Rainbow

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Rainbow

I dreamed last night
that angels lofted me
skywards and wrapped me
in cotton-wool clouds.

The nearest rainbow
was a helter-skelter
that returned me to earth
where I landed in a pot
of golden sunlight.

Red, gold, and yellow
were my hands and face.
I stood rooted like
an autumn tree covered
in fall foliage with
no trace of winter’s woe.

“May this moment last
forever,” I murmured,
as the rainbow sparkled
and I rejoiced in
my many-colored coat.

Clare

 

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Clare

She moves more slowly
up the slope,
pushing against the hill’s
shallow grain.

I knew so well her
swaying grace,
but now she shuffles
with the drag-

foot limp of the aged,
and aged she has,
like a good wine in
an oaken cask.

Her beauty still stays
in my memory,
lodges in my mind and
I see her as

she was, beautiful
in body, slim,
graceful, a joy to hold
and behold.

Her eyes still sparkle
and she bubbles
still with a champagne
joy that draws

me to her, and still she
enhances each
room she enters, filling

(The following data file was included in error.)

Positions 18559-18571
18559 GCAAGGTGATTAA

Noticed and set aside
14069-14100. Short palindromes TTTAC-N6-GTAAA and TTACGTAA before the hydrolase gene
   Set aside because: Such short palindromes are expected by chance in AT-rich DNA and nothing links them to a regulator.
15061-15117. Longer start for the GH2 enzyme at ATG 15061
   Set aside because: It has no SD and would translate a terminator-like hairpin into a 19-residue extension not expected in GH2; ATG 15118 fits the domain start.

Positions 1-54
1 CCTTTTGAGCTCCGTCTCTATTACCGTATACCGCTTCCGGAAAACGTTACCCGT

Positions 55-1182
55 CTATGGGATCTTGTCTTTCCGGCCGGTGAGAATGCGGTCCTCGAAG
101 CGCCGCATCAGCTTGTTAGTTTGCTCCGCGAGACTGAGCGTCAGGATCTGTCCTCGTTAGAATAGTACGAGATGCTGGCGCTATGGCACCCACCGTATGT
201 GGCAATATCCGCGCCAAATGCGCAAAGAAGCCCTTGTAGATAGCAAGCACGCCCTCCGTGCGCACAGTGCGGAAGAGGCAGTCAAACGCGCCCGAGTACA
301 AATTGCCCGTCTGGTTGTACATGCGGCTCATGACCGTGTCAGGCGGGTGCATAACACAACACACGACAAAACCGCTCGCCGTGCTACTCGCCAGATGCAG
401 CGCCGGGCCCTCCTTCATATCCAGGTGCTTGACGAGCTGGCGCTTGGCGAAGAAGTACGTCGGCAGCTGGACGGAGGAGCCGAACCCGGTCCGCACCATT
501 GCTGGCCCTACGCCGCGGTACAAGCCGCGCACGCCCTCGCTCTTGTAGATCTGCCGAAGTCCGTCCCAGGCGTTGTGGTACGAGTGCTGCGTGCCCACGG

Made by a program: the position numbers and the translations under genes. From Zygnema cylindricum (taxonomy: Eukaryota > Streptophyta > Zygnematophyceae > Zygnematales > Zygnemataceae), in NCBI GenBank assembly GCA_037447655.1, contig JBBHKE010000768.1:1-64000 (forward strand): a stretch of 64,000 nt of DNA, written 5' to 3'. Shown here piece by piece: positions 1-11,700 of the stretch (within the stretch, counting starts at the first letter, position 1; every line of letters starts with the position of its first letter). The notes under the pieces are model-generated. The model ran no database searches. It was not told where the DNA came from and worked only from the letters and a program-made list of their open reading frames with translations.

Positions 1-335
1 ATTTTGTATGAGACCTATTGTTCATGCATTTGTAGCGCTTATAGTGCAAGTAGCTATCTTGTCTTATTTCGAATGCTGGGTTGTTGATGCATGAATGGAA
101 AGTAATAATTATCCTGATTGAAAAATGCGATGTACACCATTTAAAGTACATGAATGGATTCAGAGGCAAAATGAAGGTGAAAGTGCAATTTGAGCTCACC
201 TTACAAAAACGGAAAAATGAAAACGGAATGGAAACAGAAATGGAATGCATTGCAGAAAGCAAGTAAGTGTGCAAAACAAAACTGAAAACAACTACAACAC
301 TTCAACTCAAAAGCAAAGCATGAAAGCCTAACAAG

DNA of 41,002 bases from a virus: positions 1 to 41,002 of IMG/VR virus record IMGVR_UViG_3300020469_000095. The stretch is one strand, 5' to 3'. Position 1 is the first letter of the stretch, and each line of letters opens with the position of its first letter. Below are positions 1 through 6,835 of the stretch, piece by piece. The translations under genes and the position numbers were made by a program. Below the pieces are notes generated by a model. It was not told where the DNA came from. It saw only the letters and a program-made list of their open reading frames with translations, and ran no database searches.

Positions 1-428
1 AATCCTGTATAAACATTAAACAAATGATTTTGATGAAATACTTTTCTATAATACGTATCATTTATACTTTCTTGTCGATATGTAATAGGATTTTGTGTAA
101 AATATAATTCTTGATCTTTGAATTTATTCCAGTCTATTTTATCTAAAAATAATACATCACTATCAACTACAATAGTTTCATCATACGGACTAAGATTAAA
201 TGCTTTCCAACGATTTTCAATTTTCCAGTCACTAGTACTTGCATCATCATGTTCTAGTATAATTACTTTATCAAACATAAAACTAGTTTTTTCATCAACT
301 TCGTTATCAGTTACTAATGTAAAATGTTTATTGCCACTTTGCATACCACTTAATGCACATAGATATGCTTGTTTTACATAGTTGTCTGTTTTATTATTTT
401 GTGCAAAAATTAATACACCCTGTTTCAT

it with light.

Blind

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Blind

Warmth in a color,
with heat visible to the touch
and shocking pink a shock
to seeking fingers,
not one that you and I,
gifted with sight,
would ever understand.

Blindfolded, they wheel me
round and round the garden
in my teddy bear reality.
Gravel scrunches beneath
the wheels and I am flooded
with the inability to see, to know,
to be sure of the shadows
that are no longer there.

The ones who push me
talk and tell but cannot show.
How could they hold a rainbow
before my eyes or let me hear
the northern lights crackle the sky,
their visible Niagara a curtain
of fairy lights dancing up and down?

And those glorious organ notes
quivering the body, angel voices rising,
falling, grasping at my eye-
lashes, peeling my eye-lids apart.

Song of songs and the singer
deaf to his own sublimity,
oh dealer of cards, fingerless
pianist, bold dancer prancing
on your amputated stumps.

Comment: Raw poem, written for Gwen Martin who opened my eyes to the fact that blind people can perceive color through their finger-tips.

Four Geese

15 May 2002 Pre-Rimouski 020

Four Geese

Early this morning,